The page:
Things old people like (in no particular order):

3.Backing up without looking (maybe it's not so much that they like it, maybe after a certain age they just decide it's unnecessary)
4.Early bird specials
5.Three-bean salad

*Just in case you are not down with the oldster’s, there are benefits to the cafeteria vs. buffet. In a cafeteria, you only pay for the items you place on your tray. Therefore, if you can make a meal out of a dish of green jello, a cup of chicken broth and a baked potato, then that is all you pay for. It kind of does away with the patent leather purse lined with Zip-Lock baggies. And you all know what a mess that can be.


david wells said...

Damn, oil changes with mammograms? That must be one small town! great post.

And I love that you referenced Dumb & Dumber, my all-time favorite movie.

When i was a teenager, I stepped on a carpet staple and had to have ti pulled out. it was in my heel and when they gave me the shot to numb it, my hole heel turned white. I didn't pass out but I now I screamed like a little girl.

Lisa said...

David- I swear I couldn't EVEN begin to make up some of the stuff that goes on around here. Normally I call the town 'Pleasantville' but every now and then it seems like it should be 'Pig Holler'.

Dumb and Dumber is one of my favorites, too. There are so many great scenes!

Bulldog said...

A word from one of the "old people."

Remember me as you walk by,
as you are now so once was I,
as I am now, soon you will be,
so prepare yourself to follow me.

(tongue firmly in cheek, of course)

aep said...

I love your blog. You always help refresh old memories. My grandma used "hoof trimmers" to trim her toenails and she was known to carry extra kleenexes and sandwich baggies in her purse in the event we stopped at a buffet.

punchlinewalking said...

My boss is 87 and I can confirm the accuracy of your list. I'm glad your feet are feeling better!

david wells said...

i grew up near a small town, that my buddy refers to as 'Martucky' and they had a car wash in town, the sign actually read "Car Warsh"

Now that is small town for you.

I wonder if they ever had coupons for the local podiatrist, or local early bird special.

Mia said...

Too freakin' funny!!!!

At first I was crackin up... i could just imagine bein' there with ya with all the walkers and tennis balls ::laughing:: and then i kept reading and it reminded me of a time i had a foot issue and I was gonna tell you about it, but then i kept reading and that's exactly what you had! I have really bad heel spurs too, doc said get a steroid shot...

OMG.. I swear to you on all that is holy, I cried in that chair. Real tears. I have a high pain tolerance and been thru a lot, but THAT hurt so bad I said forget it and decided I'd just wear clogs for the rest of my life, and I am!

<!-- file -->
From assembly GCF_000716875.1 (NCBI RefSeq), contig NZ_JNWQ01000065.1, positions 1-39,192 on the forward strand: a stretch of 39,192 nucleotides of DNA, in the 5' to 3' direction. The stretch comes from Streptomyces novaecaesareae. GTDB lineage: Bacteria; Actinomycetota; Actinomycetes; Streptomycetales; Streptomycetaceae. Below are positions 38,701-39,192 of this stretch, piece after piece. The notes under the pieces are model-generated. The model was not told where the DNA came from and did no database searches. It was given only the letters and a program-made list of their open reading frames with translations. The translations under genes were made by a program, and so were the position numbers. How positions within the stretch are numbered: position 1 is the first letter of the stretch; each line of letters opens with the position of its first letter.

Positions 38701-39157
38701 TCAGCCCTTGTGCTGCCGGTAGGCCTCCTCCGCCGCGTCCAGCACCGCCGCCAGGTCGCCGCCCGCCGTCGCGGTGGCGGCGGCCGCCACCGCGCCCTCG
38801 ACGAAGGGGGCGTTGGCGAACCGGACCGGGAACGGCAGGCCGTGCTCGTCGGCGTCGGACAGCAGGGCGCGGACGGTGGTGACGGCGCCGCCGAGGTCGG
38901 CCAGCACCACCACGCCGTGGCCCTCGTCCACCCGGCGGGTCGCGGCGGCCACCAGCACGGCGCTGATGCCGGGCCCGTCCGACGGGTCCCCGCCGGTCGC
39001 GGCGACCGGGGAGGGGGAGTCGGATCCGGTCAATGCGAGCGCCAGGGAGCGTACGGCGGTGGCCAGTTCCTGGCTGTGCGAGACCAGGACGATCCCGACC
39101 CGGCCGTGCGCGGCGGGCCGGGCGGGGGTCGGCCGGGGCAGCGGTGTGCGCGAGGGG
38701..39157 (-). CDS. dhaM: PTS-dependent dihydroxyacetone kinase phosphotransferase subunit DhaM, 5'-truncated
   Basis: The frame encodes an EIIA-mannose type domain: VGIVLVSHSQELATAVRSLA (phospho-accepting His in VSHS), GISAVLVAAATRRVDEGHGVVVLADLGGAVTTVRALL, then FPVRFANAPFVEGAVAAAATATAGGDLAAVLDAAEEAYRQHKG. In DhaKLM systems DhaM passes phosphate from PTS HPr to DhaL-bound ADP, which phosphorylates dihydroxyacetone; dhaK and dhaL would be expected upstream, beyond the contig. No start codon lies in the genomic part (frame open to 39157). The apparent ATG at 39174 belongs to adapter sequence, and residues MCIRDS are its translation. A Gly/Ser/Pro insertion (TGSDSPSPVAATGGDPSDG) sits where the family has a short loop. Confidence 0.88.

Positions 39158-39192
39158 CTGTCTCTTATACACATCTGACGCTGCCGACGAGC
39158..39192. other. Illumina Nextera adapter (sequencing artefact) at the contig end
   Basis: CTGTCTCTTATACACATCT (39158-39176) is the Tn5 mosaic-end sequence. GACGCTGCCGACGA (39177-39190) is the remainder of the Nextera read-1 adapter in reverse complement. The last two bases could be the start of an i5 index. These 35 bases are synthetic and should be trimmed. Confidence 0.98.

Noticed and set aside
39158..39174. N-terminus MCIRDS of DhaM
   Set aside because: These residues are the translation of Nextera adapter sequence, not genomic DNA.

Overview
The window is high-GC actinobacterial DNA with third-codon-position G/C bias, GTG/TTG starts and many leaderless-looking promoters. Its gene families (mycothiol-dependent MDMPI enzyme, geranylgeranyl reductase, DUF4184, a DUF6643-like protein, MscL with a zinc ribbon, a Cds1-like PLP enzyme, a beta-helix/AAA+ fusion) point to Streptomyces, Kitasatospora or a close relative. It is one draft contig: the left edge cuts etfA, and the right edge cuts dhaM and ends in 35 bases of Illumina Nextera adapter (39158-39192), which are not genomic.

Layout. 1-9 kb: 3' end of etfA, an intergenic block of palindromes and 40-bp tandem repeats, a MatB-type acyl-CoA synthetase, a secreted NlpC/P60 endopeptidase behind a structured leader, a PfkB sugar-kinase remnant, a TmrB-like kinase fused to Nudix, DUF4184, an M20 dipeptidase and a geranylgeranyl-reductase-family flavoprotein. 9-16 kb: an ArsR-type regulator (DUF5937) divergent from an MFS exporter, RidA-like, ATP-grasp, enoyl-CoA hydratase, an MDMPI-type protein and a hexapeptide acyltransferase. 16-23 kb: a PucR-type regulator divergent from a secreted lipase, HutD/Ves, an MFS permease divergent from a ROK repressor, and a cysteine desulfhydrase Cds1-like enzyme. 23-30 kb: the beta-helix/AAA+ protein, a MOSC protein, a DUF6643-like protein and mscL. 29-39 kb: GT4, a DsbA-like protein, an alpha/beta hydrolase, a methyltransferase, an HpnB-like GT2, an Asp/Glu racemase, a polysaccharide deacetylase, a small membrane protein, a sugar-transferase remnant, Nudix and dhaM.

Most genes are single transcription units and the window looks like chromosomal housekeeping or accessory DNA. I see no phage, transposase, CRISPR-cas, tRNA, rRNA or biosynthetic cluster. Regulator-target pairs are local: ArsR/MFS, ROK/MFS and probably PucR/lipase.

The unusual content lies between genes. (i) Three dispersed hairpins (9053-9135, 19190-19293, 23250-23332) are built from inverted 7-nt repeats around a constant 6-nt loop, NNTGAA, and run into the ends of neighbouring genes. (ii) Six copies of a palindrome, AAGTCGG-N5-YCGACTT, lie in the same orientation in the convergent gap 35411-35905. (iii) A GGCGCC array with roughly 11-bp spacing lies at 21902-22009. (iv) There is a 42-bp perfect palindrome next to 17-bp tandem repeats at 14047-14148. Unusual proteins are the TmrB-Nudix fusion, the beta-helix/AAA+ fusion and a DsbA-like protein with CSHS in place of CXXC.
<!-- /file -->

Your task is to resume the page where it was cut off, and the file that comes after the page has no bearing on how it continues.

84thProblem said...

That was hilarious! I loved your description of the examining room and its contents.

Julia said...

Way funny picture of our impending future. I hope I can do it without the walker though...The Dremmel tool reference is fabulous. Great post.

Dr Zibbs said...

Jesus you are right when you say they love early bird specials.

Bambi said...

That was the funniest trip to a dr. i've ever heard about. You have calmed any fears of fee Dr.s for this girl thank you! HOpe your feet get better with that magic cure. Bambi

S said...

If calcium is building up where it ought not to - your calcaneal bone - you are seriously deficient in vitamin K, specifically K2. It is responsible for directing calcium out of the soft tissues (like your arteries and extra boney deposits) and putting it back into the trebecular boney matrix (thereby reversing and preventing osteoporosis better than D3 and Ca or even bisphosphonate drugs).

If your toe nails become so hardened that you need to go back to the podiatrist for the Dremel treatment, then your arteries have already hardened. Serious vitamin C supplementation helps here to prevent oxidative damage in the circulatory system (which would be subsequently repaired by cholesterol deposits which then collect that free calcium not being supervised by K2). 1000 mg per 50 lbs. of body wieght PER DAY of vitamin C, more if you smoke or are actively sick.

I guess it really was a race with the walker lady to the pharmacy line the other day. You didn't tell us you were gimping along with severe foot pain.

I wish we had Furr's Cafeterias around here...they started making you pay by the piece which sucks. It was much better grabbing 2 or 3 entrees to sample which was tastier, and enjoying 3 deserts at no extra charge. Coffee and soda were not considered extra beverages either. The damn thrifty old people ruined buffet binging there.

Sissy said...

allergic to old people? you are my new fave!

Anonymous said...

I'm just allergic to people in general, mostly tailgaiters...very funny blogging. I tried blogging but no one commented. I think I gave it two or three days and then I went back to my book :) Love you and your dead pan sense of humour.

Matt Sackett said...

so years later having felt like a fool for cutting my foot on a rice krispie...I dont feel so bad now.